Here's How Much It Costs the Feds to Lock Up 219,000 People

And why saving even a little bit of money on jailing criminals could go a long way.

Today, Attorney General Eric Holder is set to announce a batch of reforms aimed at thinning out our overcrowded federal prisons by easing up on drug prosecutions. Among other steps, the Washington Post reports that "low-level, nonviolent drug offenders with no ties to gangs or large-scale drug organizations will no longer be charged with offenses that impose severe mandatory sentences." So, in other words, common sense appears to be on the verge of winning a rare victory in the drug war. Good times. 

Better yet, we stand to save a few dollars as a result. Over the last three decades, the federal prison population has grown by almost 800 percent, so that it now contains some 219,000 inmates, about half of whom are there for drug crime. And, as our penitentiaries have gotten fuller, running them has become more expensive. From 2000 to 2012, the federal prison system's budget grew 79 percent, to more than $6.5 billion, as shown in the graph below courtesy of the Urban Institute.  


Now, those dollars are essentially a stray lint ball in the deeper pockets of the federal government, but in the context of the Justice Department, it's real money. The DOJ now spends more than a quarter of its budget on prisons, up from 17 percent at the turn of the century. And as the Urban Institute notes, the department is projected to spend almost 30 percent by 2020. Those funds could be going to other, more productive endeavors, like, well, anything other than locking up essentially harmless criminals for years at a time while leaving big, gaping holes in inner city communities. It would take a fairly drastic reduction in the number of incarcerated drug offenders to shave even a few hundred million off the prison system's yearly budget. But think of it this way: every dollar Holder's reforms save could be another dollar for FBI agents to handle counter terrorism, another dollar for the civil rights division, or another dollar for whatever other priority you think the government's chief law enforcement arm needs to put more muscle behind.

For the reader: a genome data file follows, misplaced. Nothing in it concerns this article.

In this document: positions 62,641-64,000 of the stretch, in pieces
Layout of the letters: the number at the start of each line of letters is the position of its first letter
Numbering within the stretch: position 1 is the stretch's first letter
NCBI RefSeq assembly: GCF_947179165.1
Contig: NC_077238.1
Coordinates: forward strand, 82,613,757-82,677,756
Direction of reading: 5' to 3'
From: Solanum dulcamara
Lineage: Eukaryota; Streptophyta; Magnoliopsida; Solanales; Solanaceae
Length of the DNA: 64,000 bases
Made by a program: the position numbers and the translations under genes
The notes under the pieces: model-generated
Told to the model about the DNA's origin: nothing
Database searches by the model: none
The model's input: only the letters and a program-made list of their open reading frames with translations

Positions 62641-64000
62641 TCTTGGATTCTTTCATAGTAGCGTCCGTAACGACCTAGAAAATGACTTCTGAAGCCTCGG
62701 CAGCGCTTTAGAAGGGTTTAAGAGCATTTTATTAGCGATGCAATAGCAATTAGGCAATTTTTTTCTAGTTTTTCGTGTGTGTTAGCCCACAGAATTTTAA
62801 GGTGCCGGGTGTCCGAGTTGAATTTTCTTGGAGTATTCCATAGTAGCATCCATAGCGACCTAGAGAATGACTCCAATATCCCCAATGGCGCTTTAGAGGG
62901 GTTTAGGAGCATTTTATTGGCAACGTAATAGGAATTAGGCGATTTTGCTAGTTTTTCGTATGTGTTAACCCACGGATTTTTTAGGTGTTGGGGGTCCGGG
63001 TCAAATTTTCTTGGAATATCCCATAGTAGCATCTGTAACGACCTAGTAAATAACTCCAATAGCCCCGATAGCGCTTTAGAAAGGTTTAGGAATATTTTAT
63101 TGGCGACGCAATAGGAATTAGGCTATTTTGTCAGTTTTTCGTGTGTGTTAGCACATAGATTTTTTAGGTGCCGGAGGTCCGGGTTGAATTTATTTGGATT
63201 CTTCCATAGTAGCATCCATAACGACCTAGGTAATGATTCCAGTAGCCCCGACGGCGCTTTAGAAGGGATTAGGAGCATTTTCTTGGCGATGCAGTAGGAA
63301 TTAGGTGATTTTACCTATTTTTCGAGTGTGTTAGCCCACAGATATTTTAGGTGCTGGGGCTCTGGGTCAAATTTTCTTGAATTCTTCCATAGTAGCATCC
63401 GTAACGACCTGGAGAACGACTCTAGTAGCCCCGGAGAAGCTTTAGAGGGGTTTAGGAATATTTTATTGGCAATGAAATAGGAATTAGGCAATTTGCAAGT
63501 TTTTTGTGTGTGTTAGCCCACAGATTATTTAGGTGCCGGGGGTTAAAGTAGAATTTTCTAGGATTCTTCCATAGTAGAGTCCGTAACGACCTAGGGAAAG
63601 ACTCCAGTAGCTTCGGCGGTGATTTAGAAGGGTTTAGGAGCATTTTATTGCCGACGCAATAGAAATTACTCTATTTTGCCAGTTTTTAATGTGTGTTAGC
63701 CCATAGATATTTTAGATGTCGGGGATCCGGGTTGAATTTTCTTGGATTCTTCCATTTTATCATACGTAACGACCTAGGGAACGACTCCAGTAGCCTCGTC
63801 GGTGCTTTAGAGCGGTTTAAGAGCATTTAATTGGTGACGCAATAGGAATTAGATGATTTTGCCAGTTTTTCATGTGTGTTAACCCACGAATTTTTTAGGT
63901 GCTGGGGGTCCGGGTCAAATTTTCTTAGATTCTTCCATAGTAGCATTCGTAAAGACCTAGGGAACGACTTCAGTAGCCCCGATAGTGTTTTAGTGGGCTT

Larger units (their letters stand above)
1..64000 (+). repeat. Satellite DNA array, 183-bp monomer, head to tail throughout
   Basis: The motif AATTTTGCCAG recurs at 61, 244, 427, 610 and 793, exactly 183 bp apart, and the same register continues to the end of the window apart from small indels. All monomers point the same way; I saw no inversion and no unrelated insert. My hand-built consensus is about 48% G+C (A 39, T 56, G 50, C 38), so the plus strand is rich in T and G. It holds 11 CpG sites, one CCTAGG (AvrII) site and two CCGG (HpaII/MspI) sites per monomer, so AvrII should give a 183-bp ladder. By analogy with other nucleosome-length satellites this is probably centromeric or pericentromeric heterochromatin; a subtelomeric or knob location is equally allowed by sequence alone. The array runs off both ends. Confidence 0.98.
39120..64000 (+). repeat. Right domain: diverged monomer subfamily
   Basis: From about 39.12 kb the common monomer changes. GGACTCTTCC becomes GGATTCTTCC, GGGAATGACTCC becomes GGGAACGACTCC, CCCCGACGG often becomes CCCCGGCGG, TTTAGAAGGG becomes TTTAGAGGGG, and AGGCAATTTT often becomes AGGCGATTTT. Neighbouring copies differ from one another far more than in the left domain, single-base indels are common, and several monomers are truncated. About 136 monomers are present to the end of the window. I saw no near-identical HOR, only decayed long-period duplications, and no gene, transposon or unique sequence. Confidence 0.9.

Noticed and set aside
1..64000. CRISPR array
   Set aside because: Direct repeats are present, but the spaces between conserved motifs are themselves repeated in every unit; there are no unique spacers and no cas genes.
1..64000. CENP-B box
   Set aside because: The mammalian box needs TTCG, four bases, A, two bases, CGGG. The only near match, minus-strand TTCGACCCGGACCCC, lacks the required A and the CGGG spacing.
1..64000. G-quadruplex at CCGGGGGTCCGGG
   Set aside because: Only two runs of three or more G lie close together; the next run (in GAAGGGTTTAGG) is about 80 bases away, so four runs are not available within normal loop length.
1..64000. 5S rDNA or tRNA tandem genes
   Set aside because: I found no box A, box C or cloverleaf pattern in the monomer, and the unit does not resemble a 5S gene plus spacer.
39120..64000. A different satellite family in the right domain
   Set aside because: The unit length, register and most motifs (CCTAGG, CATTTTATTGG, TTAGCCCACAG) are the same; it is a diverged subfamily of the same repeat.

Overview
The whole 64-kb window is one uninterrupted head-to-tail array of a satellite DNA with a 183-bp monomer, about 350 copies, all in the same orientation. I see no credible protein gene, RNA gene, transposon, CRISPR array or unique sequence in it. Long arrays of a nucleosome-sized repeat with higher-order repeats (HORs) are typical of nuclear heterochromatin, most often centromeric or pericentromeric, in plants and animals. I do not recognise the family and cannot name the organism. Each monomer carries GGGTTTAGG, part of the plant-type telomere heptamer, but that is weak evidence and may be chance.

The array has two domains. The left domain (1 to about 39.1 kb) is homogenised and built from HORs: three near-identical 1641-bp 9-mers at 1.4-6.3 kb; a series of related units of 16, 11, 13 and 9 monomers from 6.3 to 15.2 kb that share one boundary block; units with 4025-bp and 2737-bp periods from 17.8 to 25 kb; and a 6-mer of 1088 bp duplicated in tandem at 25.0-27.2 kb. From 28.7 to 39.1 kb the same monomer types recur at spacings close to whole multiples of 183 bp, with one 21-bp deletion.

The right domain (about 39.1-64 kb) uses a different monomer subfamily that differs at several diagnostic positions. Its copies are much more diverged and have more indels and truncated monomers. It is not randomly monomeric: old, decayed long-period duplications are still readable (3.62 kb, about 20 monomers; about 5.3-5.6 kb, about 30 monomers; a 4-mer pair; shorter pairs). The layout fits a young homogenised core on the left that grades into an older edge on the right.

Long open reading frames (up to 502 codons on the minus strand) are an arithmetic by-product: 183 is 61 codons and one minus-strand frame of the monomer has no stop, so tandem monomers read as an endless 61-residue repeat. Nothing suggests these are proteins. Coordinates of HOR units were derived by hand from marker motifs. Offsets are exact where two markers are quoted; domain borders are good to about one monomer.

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Jordan Weissmann is a senior associate editor at The Atlantic.

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